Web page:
Place the numbers 1 to 10 in the circles so that each number is the
difference between the two numbers just below it.
Mr McGregor has a magic potting shed. Overnight, the number of
plants in it doubles. He'd like to put the same number of plants in
each of three gardens, planting one garden each day. Can he do it?
Can you put the numbers 1 to 8 into the circles so that the four
calculations are correct?
This magic square has operations written in it, to make it into a
maze. Start wherever you like, go through every cell and go out a
total of 15!
Can you fill in this table square? The numbers 2 -12 were used to generate it with just one number used twice.
How could you put eight beanbags in the hoops so that there are
four in the blue hoop, five in the red and six in the yellow? Can
you find all the ways of doing this?
Suppose we allow ourselves to use three numbers less than 10 and
multiply them together. How many different products can you find?
How do you know you've got them all?
You cannot choose a selection of ice cream flavours that includes totally what someone has already chosen. Have a go and find all the different ways in which seven children can have ice cream.
These are the faces of Will, Lil, Bill, Phil and Jill. Use the clues to work out which name goes with each face.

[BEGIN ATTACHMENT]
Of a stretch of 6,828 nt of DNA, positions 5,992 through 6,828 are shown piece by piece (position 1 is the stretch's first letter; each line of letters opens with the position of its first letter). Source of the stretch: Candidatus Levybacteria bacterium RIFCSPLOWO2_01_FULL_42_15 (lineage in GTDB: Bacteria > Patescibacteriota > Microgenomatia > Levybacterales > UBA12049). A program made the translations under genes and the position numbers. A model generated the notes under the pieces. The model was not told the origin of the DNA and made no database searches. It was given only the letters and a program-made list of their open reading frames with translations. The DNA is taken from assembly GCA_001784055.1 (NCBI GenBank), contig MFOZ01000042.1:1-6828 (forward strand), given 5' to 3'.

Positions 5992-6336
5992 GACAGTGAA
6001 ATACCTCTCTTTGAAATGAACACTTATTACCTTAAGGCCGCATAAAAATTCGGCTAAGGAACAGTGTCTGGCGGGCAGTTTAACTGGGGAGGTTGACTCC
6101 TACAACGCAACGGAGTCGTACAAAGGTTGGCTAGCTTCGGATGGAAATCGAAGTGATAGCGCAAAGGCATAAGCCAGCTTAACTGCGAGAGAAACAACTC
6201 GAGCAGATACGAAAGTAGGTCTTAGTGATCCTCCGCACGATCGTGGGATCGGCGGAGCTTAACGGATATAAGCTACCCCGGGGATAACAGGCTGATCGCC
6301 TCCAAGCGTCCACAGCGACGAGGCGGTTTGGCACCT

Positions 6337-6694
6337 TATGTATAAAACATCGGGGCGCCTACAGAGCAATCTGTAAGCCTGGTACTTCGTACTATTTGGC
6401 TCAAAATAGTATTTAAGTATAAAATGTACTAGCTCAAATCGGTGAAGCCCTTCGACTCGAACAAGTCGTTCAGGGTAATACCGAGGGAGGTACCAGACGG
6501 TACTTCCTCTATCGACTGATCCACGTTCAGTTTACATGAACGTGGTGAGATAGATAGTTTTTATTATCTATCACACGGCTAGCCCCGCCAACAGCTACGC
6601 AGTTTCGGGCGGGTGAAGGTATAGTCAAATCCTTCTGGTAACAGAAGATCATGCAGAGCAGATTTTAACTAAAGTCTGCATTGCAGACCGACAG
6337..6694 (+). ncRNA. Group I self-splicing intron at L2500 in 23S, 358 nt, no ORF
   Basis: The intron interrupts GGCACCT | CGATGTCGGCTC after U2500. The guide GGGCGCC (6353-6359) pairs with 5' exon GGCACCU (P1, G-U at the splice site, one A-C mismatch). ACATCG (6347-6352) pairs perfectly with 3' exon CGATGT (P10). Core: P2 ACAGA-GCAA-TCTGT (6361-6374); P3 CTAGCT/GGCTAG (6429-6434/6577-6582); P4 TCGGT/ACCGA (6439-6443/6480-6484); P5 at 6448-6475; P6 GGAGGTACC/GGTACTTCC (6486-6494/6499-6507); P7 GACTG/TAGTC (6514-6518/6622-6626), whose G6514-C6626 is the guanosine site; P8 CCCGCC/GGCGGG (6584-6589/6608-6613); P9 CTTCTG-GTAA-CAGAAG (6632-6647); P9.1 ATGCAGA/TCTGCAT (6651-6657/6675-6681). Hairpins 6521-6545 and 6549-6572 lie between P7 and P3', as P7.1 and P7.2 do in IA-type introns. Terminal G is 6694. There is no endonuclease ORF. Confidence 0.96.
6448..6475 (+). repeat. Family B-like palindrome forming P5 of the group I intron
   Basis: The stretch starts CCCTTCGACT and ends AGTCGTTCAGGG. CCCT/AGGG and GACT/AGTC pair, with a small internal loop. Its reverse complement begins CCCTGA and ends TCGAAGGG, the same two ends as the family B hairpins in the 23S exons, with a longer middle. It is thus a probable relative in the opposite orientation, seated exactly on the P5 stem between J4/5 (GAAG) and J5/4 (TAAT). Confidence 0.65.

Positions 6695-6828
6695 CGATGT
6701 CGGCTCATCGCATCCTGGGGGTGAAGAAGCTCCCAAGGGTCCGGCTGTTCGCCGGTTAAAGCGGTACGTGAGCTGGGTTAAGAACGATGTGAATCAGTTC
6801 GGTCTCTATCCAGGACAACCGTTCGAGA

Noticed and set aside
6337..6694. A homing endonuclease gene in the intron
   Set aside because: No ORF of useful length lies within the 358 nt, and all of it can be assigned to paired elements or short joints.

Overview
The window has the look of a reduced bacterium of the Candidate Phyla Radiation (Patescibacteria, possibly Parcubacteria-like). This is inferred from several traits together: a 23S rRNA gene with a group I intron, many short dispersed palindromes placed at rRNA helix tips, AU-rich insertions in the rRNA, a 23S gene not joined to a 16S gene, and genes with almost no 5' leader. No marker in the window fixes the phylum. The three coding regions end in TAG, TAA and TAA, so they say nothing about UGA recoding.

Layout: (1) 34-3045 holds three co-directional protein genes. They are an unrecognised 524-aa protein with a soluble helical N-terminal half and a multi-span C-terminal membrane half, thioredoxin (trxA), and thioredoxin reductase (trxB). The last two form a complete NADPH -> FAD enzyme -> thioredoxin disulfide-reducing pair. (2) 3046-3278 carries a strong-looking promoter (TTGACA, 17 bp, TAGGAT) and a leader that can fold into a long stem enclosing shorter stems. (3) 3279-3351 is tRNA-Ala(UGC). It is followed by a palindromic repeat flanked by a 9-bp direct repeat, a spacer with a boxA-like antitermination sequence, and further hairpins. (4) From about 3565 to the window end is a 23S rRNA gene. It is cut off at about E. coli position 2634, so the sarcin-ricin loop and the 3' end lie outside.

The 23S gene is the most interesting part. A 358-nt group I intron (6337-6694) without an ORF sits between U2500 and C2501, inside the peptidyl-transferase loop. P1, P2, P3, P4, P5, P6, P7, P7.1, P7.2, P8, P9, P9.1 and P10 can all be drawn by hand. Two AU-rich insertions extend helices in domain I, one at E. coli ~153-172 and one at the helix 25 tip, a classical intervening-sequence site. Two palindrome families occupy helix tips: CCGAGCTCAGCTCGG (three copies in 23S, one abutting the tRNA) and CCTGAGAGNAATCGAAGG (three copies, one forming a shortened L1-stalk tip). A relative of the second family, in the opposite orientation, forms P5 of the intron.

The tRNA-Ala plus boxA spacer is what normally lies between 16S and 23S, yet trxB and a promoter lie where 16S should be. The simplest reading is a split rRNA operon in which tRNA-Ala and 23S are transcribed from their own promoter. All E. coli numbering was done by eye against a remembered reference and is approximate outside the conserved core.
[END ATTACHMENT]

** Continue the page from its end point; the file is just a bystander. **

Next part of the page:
If we had 16 light bars which digital numbers could we make? How
will you know you've found them all?
What do the digits in the number fifteen add up to? How many other
numbers have digits with the same total but no zeros?
What do the numbers shaded in blue on this hundred square have in common? What do you notice about the pink numbers? How about the shaded numbers in the other squares?
Alice and Brian are snails who live on a wall and can only travel
along the cracks. Alice wants to go to see Brian. How far is the
shortest route along the cracks? Is there more than one way to go?
Investigate the smallest number of moves it takes to turn these
mats upside-down if you can only turn exactly three at a time.
Investigate the different ways you could split up these rooms so
that you have double the number.
Lolla bought a balloon at the circus. She gave the clown six coins
to pay for it. What could Lolla have paid for the balloon?
Using the statements, can you work out how many of each type of
rabbit there are in these pens?
There are 4 jugs which hold 9 litres, 7 litres, 4 litres and 2
litres. Find a way to pour 9 litres of drink from one jug to
another until you are left with exactly 3 litres in three of the
This task, written for the National Young Mathematicians' Award 2016, involves open-topped boxes made with interlocking cubes. Explore the number of units of paint that are needed to cover the boxes. . . .
Find the product of the numbers on the routes from A to B. Which
route has the smallest product? Which the largest?
Place eight dots on this diagram, so that there are only two dots
on each straight line and only two dots on each circle.
Put 10 counters in a row. Find a way to arrange the counters into
five pairs, evenly spaced in a row, in just 5 moves, using the
Can you use this information to work out Charlie's house number?
Exactly 195 digits have been used to number the pages in a book.
How many pages does the book have?
Add the sum of the squares of four numbers between 10 and 20 to the